Kayak Amelia's guided paddles include birding paddles, tai-chi paddles, sunset and full-moon paddles, and special focus paddles. All guided trips include instruction, snack and interpretation. Long Island Outfitters is open from 9:00 am to 5:00 pm throughout the year, but is closed on Wednesdays, December through February. For additional information contact Kayak Amelia at 904-251-0016 or the Ranger Station at Little Talbot Island State Park (904-251-2320).

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Amelia Island - Fishing

Nassau Sound is one of the best fishing areas in northeast Florida and home to the state record flounder. Fishing is popular from the shore of Amelia Island State Park as well as from the adjacent George Crady Bridge Fishing Pier State Park that spans Nassau Sound. The fishing pier is closed to vehicle traffic and offers the bridge angler a mile of pier to wet their line in hopes of catching the next record fish or tonight's dinner. Many different species of fish, such as whiting, redfish, flounder, speckled sea trout, jacks, and tarpon can be caught.

Redfish and speckled sea trout are available throughout the year, but higher numbers are available in the spring and fall. Popular baits, including mullet and shrimp, can be caught along the shoreline using a cast-net. Artificial baits are also very popular. Along the south end of the fishing bridge, several small grass flats hold a wide variety of fish. Tarpon follow the fall mullet run into Nassau Sound and gorge themselves before continuing their migration to more southern waters.
Nassau Sound Bait and Tackle is currently closed. Contact the Ranger Station at 904-251-2320 for more information. NOTE: The restroom facilities are open to the public.

All fishing within the park must conform to regulations concerning size, number, method of capture and season.  A fishing license may be required.  More information is available at the Florida Wildlife Commission’s Fishing in Florida.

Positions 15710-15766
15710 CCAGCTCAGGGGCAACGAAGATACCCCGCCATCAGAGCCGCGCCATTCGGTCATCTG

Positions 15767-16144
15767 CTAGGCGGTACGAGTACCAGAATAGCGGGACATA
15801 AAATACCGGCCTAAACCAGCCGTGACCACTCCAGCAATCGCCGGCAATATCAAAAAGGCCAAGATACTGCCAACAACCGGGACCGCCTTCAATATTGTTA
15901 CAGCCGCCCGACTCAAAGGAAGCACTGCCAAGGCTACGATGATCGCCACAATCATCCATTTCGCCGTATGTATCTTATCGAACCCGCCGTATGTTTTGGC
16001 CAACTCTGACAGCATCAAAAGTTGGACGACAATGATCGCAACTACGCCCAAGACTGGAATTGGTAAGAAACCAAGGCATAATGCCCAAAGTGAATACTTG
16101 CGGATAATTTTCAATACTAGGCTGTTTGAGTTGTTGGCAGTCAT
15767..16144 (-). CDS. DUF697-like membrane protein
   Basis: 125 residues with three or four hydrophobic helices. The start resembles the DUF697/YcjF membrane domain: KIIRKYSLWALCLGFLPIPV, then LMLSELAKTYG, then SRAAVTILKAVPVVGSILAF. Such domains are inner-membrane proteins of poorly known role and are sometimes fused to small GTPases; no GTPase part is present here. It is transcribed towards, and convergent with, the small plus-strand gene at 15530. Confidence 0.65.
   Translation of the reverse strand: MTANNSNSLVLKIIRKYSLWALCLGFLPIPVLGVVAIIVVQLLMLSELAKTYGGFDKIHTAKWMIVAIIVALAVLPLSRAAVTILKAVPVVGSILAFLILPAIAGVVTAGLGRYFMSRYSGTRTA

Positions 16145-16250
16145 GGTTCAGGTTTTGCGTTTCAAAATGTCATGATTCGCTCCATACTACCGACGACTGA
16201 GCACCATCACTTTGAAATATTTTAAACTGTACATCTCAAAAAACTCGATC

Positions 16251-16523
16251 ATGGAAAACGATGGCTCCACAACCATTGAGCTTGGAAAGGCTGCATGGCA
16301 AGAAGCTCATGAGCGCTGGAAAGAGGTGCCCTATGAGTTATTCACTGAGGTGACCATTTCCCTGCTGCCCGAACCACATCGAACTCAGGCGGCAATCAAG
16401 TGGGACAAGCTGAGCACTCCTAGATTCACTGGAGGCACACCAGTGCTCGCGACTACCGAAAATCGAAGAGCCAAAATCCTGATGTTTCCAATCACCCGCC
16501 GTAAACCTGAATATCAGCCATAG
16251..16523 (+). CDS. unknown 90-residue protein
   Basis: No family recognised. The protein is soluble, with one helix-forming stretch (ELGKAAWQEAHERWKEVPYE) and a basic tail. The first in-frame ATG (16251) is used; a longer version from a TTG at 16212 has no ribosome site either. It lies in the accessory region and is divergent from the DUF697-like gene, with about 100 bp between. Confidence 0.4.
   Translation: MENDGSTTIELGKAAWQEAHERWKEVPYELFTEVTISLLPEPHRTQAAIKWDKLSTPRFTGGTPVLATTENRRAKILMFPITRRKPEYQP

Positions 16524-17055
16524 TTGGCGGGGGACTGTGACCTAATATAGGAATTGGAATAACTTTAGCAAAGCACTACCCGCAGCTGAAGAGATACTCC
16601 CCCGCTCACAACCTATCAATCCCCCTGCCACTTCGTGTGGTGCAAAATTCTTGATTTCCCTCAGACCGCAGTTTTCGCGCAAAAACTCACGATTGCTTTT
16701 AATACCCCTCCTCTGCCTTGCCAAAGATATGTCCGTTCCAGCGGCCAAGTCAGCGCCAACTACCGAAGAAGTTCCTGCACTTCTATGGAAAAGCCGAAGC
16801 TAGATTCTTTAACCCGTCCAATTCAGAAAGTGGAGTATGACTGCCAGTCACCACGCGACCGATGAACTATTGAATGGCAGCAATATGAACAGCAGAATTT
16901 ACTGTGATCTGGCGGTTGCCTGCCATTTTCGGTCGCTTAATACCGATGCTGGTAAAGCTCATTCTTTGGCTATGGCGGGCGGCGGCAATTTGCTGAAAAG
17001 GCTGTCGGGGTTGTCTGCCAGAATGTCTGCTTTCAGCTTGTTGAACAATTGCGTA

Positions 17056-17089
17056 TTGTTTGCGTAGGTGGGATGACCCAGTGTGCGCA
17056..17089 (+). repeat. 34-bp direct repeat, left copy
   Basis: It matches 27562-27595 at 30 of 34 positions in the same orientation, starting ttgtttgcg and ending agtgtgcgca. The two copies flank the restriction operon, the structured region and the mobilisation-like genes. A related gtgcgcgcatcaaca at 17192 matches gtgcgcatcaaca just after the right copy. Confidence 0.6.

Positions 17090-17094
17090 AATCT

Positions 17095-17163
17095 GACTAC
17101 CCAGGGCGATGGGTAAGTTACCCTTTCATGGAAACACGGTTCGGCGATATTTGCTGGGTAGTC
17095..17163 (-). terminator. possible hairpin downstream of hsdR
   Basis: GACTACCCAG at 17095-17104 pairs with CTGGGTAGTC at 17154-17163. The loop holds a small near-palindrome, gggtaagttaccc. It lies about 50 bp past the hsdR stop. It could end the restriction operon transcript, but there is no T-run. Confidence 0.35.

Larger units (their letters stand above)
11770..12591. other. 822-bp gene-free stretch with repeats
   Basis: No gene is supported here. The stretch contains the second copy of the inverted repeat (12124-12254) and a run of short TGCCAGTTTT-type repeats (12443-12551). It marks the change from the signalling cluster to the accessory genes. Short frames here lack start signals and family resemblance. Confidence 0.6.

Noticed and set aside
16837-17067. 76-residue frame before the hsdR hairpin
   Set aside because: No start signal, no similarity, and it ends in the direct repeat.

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Amelia Island - Horse Equestrian Trail

Kelly Seahorse Ranch offers guided, beachfront horseback riding along the shore of Nassau Sound and the Atlantic Ocean. Enjoy the beautiful beaches of Amelia Island by saddling up and taking a ride with Kelly's experienced staff, and gentle, well-trained horses. One of the most enjoyable ways to witness many of the island animals in their natural habitat is by horseback. Riders regularly see playful dolphins, soaring great blue herons, wood storks and ospreys. Keep an eye towards the ocean and you might see one of our rare visitors, the endangered Right whale.

Rides go out at 10:00 a.m., 12:00 p.m., 2:00 p.m., and 4:00 p.m. daily. For reservations and prices, call (904) 491-5166. Kelly Seahorse Ranch has a quaint gift shop with T-shirts and sweatshirts, cowboy/cowgirl beach hats, baseball caps, visors, souvenirs, various sundries such as sunscreen and insect repellent and handmade western jewelry. For more information of products offered contact Kelly Seahorse Ranch.